What I didn't do:

- worry about the bucket stirrups. Instead, I painted them as if they were part of the boot, using the line of the stirrups to disguise this somewhat.

- worry about the sword and scabbard. These are (obviously) the same as the ACW original and therefore idential to the swords used for my cuirassiers/dragoons. But light cav swords are generally curved whilst heavy cavalry are much straighter (although this by no mean a universal difference). Fortunately this sword is both suffificiently straight and sufficiently curved to get away with being either.

- give him a fusil/musket. I'm reconsidering this as it would be more accurate, and the pantaloons are not really as tight as a proper hussar's ought to be, so a weapon on the thigh would disguise this somewhat.

- put cords on the mirlton. Although having no cords is fine historically, of course, I'd quite like to go the whole hog and add them, but I can't figure out how to do it convincingly and eptly. An attempt with green stuff created cords the size of ropes.

- model lace on the pelisse. I didn't think about the frogging until I'd modelled the rest of the cape, and by then I'd not even left enough room to paint any lace. I'll perhaps try and model the pelisse a little larger on the next figure.

- shave the saddlebags. To me these are the most glaring anomaly on this model, so ought to go, but I'm not sure that I'll be able to model the "missing" bits of the blanket roll and shabraque, if I do. This may be one area where I'm simply saved from the need by sleight-of-imagination.

- paint a dog's tooth border, or a national emblem on the shabraque. It seemed too arduous, really. Also, any such emblem should be the golden phoenix of Mendelstadt, but I've not yet managed to render it free-hand in any way that doesn't look like a five year old's cartoon. (Although there is just a hint of it on the sabretache, pretty much invisible in the photo). More practice needed here.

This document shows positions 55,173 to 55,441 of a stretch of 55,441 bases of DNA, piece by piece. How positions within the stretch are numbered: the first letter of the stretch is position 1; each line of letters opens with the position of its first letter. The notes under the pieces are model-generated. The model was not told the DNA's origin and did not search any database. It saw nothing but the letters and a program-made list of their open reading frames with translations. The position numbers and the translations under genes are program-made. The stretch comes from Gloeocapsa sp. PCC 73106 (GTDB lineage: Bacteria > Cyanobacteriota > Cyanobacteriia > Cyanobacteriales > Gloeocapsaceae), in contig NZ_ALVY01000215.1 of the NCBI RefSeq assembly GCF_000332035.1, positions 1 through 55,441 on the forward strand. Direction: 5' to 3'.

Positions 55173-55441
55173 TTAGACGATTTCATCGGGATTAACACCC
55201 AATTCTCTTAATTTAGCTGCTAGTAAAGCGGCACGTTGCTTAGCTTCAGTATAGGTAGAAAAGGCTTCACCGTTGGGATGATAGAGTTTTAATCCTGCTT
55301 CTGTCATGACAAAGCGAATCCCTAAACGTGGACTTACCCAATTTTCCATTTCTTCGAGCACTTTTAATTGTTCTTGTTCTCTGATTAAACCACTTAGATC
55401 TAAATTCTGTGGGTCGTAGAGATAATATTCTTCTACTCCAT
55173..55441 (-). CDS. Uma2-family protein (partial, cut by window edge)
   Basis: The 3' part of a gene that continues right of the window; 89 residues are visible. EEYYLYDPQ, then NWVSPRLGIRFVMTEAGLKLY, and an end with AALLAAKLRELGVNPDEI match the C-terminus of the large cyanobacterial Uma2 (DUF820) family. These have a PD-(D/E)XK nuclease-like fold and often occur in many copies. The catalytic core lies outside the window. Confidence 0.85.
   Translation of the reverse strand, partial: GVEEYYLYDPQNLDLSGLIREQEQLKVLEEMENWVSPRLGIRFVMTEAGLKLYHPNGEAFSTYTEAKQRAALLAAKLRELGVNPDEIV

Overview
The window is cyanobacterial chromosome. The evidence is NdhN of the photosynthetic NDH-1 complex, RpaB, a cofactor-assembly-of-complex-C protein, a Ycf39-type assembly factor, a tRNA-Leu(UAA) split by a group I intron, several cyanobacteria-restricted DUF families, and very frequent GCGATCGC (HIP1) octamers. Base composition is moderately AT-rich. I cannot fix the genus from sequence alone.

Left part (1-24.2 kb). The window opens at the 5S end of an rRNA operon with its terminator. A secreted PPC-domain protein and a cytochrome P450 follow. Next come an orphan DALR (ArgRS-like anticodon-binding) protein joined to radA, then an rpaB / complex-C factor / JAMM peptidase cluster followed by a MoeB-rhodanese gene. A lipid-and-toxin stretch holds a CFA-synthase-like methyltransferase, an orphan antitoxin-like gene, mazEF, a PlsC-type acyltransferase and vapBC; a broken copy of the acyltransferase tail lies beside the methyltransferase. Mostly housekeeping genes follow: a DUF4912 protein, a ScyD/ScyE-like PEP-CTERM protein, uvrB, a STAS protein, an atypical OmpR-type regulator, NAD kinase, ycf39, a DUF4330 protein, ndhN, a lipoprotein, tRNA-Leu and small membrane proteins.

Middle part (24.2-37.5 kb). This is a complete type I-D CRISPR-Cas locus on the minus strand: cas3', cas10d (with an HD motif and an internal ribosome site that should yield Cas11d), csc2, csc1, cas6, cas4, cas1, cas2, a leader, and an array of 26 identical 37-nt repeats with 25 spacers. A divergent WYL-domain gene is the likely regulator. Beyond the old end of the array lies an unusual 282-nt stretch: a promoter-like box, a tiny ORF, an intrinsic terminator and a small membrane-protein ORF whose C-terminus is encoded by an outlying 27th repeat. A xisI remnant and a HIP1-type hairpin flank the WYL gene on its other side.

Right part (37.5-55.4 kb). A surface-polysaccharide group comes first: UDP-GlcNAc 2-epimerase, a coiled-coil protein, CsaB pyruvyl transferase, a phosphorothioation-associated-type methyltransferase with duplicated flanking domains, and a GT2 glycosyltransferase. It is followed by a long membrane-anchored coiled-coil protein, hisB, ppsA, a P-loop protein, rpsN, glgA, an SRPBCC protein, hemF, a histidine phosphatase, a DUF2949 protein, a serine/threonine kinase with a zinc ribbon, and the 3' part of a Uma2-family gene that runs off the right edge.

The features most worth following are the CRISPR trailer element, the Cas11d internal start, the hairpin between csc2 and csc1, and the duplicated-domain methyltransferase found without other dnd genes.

Even so, I'm quite proud of this one. But now I've three more cuirrassiers to finish, fifteen jagers and five (or maybe even eleven) hussars. SO it might be a while before you see my next effort.

Although, I've begun thinking about dragoons....How would they be different from cuirassiers?

And what about some irregular lancers????

7 comments:

Frank said...

Awesome Noel!!!

But imagine my dismay when I clicked on the pics to enlarge, to get a closer view and they wouldn't enlarge . . . sob . .

Keep up the great work. Truly inspirational.

Frank

Adik said...

Impressive! Congratulations!

Major Wittering said...

Frank - I don't know why the images won't expand. Checking through the blog, some do and some don't. I'm not aware of making any decision that affects this. I'll post a query about it.

Noel

Major Wittering said...

Update: Having checked Blogger Help, I've reloaded the images and they now expand properly, so you can see all the mistakes!

Noel

tradgardmastare said...

Noel
Superb as ever- you have a great talent for converting figures - keep it up!
best wishes
Alan

Matt said...

Most impressive!!

Matt

Fitz-Badger said...

I agree, awesome and impressive indeed! You're close to it and know what your vision was so you see the flaws or shortcomings as you perceive them, but to the rest of us it looks great!
I would definitely recommend making one version of some of the common pieces and doing some casting. It will speed up the conversion, make them more uniform and any flaws less noticeable. Add an excellent paint job as you have done on this fellow and you might be amazed how good a unit of them will look on the table.